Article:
A $1 million reward was offered today for information leading to the conviction of accused triple-killer Christopher Jordan Dorner, as 50 Los Angeles police officers and their families are being watched and guarded against attack by an ex-cop on a murderous campaign of vengeance, authorities said.

LAPD Chief Charlie Beck

Riverside police revealed today that 34-year-old Michael Crain was the Riverside police officer killed Thursday, allegedly by Dorner.

Crain, a retired Marine, is survived by his wife, Regina, and two children, Ian, 10, and Kaitlyn, 4.

Crain left “an unforgettable impression” on everyone he met, Riverside police Lt. Guy Toussaint said.

LAPD chief Charlie Beck said a search was still in effect in the snowy mountains in and around Big Bear, where Dorner apparently abandoned his pickup truck and set it afire Thursday.

Los Angeles Mayor Antonio Villaraigosa said the reward money is being put up by “business, unions, government, law enforcement and community groups.”

Beck called it “the largest award ever offered locally.”

“This is an act of domestic terrorism,” Beck said. “This is a man who has targeted those that we entrust to protect the public. This is not about capturing a suspect, this is about preventing a future attack, maybe a murder.”

LAPD resources were stretched today, as the department not only searched for Dorner but grappled with logistics of providing security for 50 LAPD officers’ homes and families.

At the news conference in Los Angeles, the Riverside chief said it was time to identify the slain officer publicly, with a funeral pending Wednesday.

“There are several news outlets that have had that information (the name) because they have figured it out on their own, we are very, very grateful to you that you have embargoed that,” Diaz said.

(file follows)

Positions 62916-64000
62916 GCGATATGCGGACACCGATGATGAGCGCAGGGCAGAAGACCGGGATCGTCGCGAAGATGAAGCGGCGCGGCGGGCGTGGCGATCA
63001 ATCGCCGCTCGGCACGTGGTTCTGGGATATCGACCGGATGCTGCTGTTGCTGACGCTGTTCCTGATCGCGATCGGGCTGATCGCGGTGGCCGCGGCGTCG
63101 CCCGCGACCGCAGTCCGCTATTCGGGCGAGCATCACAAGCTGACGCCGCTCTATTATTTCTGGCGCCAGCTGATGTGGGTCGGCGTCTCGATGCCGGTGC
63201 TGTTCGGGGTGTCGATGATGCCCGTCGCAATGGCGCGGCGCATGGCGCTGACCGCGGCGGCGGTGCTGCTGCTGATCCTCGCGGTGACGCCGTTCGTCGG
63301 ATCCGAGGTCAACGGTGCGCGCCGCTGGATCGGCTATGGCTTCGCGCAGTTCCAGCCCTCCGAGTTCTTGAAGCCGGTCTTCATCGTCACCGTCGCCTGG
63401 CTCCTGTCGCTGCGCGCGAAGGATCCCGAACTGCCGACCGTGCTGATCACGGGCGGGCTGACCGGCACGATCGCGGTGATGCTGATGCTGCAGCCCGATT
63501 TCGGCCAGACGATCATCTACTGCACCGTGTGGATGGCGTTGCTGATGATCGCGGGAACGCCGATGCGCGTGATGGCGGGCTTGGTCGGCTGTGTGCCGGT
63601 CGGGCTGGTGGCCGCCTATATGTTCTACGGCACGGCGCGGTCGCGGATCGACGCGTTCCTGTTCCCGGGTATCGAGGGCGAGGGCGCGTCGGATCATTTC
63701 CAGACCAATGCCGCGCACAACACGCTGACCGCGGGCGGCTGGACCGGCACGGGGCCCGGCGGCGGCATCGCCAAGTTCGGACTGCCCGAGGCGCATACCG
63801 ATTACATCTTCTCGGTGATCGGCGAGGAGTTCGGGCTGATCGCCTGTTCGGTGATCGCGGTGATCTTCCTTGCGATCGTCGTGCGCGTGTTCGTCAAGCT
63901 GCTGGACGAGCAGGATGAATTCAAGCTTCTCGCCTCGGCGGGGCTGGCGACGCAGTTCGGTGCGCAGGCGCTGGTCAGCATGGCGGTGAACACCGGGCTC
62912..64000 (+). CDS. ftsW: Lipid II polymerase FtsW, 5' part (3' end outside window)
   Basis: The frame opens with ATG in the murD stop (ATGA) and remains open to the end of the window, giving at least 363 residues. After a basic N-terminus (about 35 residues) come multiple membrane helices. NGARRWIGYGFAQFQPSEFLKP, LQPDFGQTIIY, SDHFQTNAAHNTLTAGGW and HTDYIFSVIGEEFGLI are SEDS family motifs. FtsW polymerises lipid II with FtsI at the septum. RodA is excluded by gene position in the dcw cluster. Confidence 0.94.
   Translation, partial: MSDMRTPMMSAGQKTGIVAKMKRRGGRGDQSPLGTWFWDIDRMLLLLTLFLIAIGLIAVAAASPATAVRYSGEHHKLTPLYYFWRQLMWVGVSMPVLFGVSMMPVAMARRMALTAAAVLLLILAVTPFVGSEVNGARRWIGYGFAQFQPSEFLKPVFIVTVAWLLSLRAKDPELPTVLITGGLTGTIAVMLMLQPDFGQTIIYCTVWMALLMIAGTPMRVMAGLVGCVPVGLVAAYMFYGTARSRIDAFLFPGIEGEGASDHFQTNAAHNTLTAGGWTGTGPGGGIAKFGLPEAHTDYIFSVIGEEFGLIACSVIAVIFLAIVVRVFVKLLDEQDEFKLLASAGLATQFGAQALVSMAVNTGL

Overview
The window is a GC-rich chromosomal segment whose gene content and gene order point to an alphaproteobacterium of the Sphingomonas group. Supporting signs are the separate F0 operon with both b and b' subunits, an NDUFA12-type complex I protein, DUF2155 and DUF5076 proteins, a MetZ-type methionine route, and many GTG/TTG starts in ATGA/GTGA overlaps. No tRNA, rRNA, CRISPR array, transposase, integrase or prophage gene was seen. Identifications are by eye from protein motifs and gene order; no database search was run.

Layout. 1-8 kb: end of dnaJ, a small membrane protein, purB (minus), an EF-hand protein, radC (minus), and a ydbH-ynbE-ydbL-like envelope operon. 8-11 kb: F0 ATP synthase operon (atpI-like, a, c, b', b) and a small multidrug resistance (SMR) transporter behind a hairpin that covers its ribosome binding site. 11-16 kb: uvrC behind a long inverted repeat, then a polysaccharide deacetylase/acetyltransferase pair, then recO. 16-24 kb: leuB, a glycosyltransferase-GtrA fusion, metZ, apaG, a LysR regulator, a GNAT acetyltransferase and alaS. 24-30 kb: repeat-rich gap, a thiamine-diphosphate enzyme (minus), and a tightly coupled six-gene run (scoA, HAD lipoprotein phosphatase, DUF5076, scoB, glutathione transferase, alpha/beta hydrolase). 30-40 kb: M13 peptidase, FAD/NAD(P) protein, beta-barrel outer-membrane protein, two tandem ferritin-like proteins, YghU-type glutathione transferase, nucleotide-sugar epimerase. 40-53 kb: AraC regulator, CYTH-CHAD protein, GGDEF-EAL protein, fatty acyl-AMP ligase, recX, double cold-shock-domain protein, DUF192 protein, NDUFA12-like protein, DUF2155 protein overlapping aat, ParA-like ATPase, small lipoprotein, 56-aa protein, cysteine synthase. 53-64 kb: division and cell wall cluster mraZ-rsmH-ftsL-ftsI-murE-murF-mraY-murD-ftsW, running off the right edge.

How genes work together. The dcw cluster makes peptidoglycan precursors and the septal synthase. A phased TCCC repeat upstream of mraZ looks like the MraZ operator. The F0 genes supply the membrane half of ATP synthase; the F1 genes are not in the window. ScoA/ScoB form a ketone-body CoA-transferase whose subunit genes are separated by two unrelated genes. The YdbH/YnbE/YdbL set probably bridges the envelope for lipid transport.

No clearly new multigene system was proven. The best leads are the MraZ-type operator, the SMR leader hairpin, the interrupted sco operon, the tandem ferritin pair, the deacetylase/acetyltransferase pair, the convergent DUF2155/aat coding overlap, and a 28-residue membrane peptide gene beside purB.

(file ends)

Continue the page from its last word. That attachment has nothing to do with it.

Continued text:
“This individual has already shown and stated that the families of police officers are fair game.”

Dorner — disgruntled about his dismissal from the LAPD — allegedly gunned down Feb. 3 in Irvine the daughter and future son-in-law of the ex-police captain who represented Dorner in his failed job appeal.

On Thursday, he apparently was involved in a shootout with Los Angeles police guarding an officer’s home in Corona, wounding an LAPD officer.

About 20 minutes later, Crain and his still-unidentified partner were ambushed at a traffic light.

The unprecedented reward must be approved by several government boards across several Southern California jurisdictions.

Los Angeles County Supervisors Mike Antonovich and Mark Ridley-Thomas agreed to make the request at the next Board of Supervisors meeting, on Tuesday, Antonovich’s spokesman told City News Service.

Donors to the reward fund included police officers associations in Los Angeles, Riverside, San Diego, Irvine, Long Beach and the Port of Los Angeles.

The Los Angeles Dodgers and the Staples Center’s AEG contributed, as did the United Firefighters of Los Angeles, and the Association of Los Angeles County Sheriff’s Deputies.

Also contributing were the FBI, First Watch, the city and county of Riverside and six anonymous donors.

“Target” Speaks Out

One of the biggest targets in the list of enemies posted by Dorner is the Los Angeles police captain who chaired the board of rights that fired Dorner, and that captain said he has not left his house since.

Capt. Phil Tingirides told The Orange County Register that he accepts being a target for death, but it was harder for him to accept that his wife and six children are also marked.

Los Angeles police are guarding the Tingirides family at their home in an undisclosed Orange County city, The Register reported.

“I haven’t been able for the last few days to go outside my house,” Tingirides told The Register. “Am I afraid? Well, I hesitate to use the word … but I saw what he did to his attorney.”